A couple of weeks ago when they were up at 6 and woke DP up, he told them off and said they had to go back to bed & be quiet (they know 7 is getting up time) - so it seems to be 1 rule if they wake him up & another if he's already awake as he was this morning! hmm

I always tell the children to keep it down when DP has his regular naps on the sofa!

I guess some people are just more considerate than others.

NeedACleverNN Sat 18-Jun-16 23:30:02

I would expect a 7 and 9 year old to realise that 6 am is early, other people are still sleeping and if they want to be up they have to keep the noise down.

Like you said they are 7 and 9 not 2 and 4.

Your dh should be supporting you and telling them to keep their noise down. Especially if he gets rat arsed if they wake him up.

He is right on one thing. When the twins come you will get less sleep. Which is why you need as much as you can now

HorseyGal Sat 18-Jun-16 23:50:00

Thanks NeedACleverNN!
Apparently not everyone sees it that way! My friends are telling me I need to rest but I'm feeling very unsupported by DP, who never has any concern for how I am, and I'm expected to carry on as normal, yet I'm quite huge now!

It does worry me how things will transpire when the twins arriveconfused

MarkRuffaloCrumble Sat 18-Jun-16 23:55:22

Two words - ear plugs! You still have a few weeks of uninterrupted sleep if you're lucky - make the most of it. Honestly, they are great, changed my life.

And next time DP is having a nap, don't hush the DCs let them shout and wake him up, the inconsiderate bugger!

My DCs know not to wake me up early but it took DP DP's DD a while to get the message. Now he knows that it's not worth the pain if I get woken before I'm ready, I really struggle and will end up tearful and angry if I don't get enough sleep (medical condition that makes me very tired) He will now tell his DD not to come in and wake me up (although they don't stay here as often any more, partly due to these sort of issues, it's difficult when you can't say anything as it's taken as a huge criticism).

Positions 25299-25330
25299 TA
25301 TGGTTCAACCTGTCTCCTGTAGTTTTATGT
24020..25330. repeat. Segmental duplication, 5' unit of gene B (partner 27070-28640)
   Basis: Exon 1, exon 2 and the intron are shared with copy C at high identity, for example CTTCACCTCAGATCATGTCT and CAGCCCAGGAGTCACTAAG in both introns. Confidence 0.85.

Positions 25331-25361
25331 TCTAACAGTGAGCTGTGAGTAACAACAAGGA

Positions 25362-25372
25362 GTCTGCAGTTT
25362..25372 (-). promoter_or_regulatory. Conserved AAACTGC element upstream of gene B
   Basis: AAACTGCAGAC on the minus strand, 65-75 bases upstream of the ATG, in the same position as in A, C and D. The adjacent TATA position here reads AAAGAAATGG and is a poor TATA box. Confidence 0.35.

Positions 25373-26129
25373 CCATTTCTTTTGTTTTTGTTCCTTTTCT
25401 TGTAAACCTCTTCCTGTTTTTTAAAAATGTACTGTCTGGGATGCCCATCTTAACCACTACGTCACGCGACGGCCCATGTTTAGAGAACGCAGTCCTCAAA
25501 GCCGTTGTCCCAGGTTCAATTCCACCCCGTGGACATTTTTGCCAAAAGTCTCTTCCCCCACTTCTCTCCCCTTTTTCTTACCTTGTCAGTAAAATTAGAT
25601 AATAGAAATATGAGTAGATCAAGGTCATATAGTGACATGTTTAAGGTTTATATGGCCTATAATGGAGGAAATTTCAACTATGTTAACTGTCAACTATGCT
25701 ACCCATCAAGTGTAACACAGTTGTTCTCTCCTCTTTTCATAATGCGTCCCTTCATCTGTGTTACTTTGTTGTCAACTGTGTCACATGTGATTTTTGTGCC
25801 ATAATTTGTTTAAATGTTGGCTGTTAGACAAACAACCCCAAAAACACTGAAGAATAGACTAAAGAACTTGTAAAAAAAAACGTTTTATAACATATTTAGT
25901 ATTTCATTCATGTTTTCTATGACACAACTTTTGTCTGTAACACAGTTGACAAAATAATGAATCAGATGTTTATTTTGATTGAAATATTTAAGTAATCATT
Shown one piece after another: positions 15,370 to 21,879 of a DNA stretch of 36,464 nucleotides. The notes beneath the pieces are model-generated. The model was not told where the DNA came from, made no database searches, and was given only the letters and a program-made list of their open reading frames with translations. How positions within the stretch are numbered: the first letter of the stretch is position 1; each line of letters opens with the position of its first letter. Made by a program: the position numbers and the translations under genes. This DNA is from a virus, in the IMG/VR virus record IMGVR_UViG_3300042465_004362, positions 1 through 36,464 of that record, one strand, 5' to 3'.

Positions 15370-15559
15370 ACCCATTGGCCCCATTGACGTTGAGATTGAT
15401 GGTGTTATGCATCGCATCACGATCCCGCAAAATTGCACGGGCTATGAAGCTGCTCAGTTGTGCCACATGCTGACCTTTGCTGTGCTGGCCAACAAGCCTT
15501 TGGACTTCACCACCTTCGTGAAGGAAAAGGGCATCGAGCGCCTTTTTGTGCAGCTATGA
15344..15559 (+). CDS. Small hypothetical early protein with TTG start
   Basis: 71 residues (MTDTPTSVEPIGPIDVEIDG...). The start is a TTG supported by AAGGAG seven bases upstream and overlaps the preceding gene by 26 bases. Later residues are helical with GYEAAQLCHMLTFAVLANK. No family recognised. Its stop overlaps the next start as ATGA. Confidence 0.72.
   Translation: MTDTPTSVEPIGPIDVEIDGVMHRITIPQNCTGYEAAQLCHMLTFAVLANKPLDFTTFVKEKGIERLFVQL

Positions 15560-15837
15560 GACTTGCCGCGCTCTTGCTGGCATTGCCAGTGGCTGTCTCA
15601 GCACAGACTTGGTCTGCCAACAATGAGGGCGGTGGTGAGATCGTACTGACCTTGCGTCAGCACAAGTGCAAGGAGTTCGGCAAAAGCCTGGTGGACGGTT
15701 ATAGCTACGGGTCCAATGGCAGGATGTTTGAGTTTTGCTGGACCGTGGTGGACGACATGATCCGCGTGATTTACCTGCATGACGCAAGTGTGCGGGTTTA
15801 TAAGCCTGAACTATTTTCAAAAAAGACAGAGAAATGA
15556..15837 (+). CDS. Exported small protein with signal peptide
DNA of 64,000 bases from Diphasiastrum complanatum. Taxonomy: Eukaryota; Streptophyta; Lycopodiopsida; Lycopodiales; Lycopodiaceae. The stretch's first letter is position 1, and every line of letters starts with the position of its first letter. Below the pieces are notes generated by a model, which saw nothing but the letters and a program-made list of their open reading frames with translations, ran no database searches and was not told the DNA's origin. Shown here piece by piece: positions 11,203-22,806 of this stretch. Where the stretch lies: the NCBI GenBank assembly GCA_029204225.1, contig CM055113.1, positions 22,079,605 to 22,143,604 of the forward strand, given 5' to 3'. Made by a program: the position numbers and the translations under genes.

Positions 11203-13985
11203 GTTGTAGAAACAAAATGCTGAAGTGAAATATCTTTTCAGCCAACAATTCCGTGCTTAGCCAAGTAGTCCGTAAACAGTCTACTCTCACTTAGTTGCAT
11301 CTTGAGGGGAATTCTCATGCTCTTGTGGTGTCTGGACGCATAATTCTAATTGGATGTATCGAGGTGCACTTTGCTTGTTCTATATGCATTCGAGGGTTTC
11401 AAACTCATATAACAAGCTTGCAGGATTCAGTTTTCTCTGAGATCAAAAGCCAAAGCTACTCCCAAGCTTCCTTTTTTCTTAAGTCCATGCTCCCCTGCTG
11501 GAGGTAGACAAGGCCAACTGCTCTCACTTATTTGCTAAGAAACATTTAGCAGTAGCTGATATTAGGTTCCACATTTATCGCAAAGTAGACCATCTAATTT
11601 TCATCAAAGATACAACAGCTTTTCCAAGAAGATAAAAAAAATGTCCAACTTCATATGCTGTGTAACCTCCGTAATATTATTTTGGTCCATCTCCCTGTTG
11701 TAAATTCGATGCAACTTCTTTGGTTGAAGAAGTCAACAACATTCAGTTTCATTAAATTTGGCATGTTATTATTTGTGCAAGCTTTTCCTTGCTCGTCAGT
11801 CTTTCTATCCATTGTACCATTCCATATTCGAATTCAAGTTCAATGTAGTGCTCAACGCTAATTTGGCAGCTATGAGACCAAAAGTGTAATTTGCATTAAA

1) Lay down some rules about noise in the mornings
2) get some earplugs
3) give him a taste of his own medicine and
4) once your DTs are here, make sure you are taking time to look after yourself and that your DP is doing his fair share. flowers

SleepymamaJapan Sun 19-Jun-16 00:06:34

It's a really tough one. They probably are not making excessive noise on purpose, your just very tired sensitive to it. I don't think inconsiderate is accurate, they are just kids being kids?

You have to be really careful when criticizing the actions of other peoples children, even if they are your step kids. I know its sucky, but I personally would not say anything. You put your DP in a very difficult position, albeit unintentionally. I'm sure he sees it as "it's only once a week when they stay" and will get quite defensive. At the same time you do need sleep and it's really easy to get cranky when your so sleep deprived. Try earplugs and an eye mask (I doubt it will help, but you never know!) think positive - your getting more sleep now than you will be when your twins are here! Your partners kids are helping you prepare!confused

HorseyGal Sun 19-Jun-16 00:19:36

I cope pretty well with the lack of sleep, it's less that that's the actual problem now, it's more that DP was playing with them & should have had a bit more thought.
I know they didn't mean anything by it, but I think they should be reminded to think of others - they are 7&9 as Need said, not 2&4! I will try ear plugs though! smile